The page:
The Apac Personality of the Year Award 2023 was presented to Jung-Jin Yoon at the 10th Apac Awards Ceremony, which took place on the evening of Wednesday 3 May at the Hilton Singapore Orchard, Singapore.
Yoon, managing director, head of cross-asset sales & structuring for Apac at Société Générale (SG) received the highest number of votes from respondents to the SRP Apac Awards Survey 2023.
Growing up in Montreal and New Jersey, Yoon, a native of South Korea, returned to the country to pursue his bachelor's in business administration at Yonsei University in 2002 and served a two-year conscription before kicking off his career at Macquarie Bank as a corporate finance analyst in Seoul in 2007.
Once you have better client proximity, it leads to better discussions on product innovation and an enhanced understanding of market opportunities - Jung-Jin Yoon, Société Générale
One year later, the recent graduate, who enjoyed working in an international environment, joined SG's Hong Kong office because of a close acquaintance who introduced him to global markets, specifically the derivatives space.
"It was a simple decision taken 16 years ago. I'm quite happy where I am right now," Yoon told SRP.
The word 'natural' was used several times when Yoon looked back at his trajectory at SG where he started in equity derivatives (EQD) sales support for the Korean market and now manages approximately 100 cross-asset sales and structurers in Apac.
The cross-asset set up was launched as part of a global shift at the French bank triggered by then SG boss Christophe Miané in 2009.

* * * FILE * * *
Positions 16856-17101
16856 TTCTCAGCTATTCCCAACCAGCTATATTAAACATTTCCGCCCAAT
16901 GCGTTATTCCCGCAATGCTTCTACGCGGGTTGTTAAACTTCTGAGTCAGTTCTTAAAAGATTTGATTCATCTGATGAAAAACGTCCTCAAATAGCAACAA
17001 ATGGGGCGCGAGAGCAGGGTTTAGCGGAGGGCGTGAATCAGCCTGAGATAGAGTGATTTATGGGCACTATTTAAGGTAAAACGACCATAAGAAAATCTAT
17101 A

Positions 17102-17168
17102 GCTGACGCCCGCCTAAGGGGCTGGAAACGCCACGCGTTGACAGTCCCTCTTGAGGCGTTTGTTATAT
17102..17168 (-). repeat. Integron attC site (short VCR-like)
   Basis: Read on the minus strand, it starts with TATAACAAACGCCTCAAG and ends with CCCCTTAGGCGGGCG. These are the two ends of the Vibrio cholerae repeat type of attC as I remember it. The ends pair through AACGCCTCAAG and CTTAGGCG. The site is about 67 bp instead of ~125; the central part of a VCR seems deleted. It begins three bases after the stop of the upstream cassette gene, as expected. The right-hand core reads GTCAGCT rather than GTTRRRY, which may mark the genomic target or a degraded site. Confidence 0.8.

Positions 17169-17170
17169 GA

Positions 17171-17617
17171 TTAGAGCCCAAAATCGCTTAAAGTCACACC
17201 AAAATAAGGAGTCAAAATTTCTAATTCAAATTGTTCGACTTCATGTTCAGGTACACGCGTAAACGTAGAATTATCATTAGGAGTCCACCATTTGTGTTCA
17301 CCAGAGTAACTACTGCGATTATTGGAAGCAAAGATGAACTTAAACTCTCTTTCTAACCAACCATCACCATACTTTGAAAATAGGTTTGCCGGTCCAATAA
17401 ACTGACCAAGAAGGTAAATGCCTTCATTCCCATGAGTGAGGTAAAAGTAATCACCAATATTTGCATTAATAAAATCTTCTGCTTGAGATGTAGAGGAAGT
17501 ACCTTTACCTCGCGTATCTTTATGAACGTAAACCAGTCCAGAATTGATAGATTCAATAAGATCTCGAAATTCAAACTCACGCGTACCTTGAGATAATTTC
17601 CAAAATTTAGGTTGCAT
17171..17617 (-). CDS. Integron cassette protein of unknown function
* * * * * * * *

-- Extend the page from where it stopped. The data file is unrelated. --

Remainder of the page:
In 2013, Yoon relocated to South Korea overseeing the third-party distribution after SG obtained the relevant regulatory licences for its onshore operation where structured products were the first leg of the local expansion, followed by market access and flow activities.
"It's a team that's very dear to me," Yoon recalled, referring to the local setup. "We started from scratch - building the local infrastructure, transferring the activities from HK, and repositioning our franchise.
"Once you have better client proximity, it leads to better discussions on product innovation and an enhanced understanding of market opportunities. I'm hoping that we are able to replicate this in every market."
Yoon accesses market opportunities from three main angles - product opportunities, client demand and regulatory framework.
"In Korea, demand for structured products was high as there was a surge in demand from retail investors wanting a boost in income amid very low interest rates back then, not to mention that the regulatory environment was less strict compared to what we see today," he said.
Initially the market was "very binary" and products available were autocalls either with or without correlation on single stocks.
"There was no big shift in investment sentiment and consequently this a very standardised flow business," Yoon said. "Even with a cross asset mandate, there was not much to explore initially as a significant portion of market investments were in equities."
The award was presented to Samuel Henry on behalf of Yoon
Looking back, SG was one of the pioneers in building up the interest on fixed income among high-net-worth individuals in South Korea, according to Yoon.
"It was during my time in Korea where I experienced the value of being cross-asset and how powerful that setup is," he said, adding that the strengths are reflected in product innovation and capabilities besides an ability for sales to tactically pivot based on market conditions.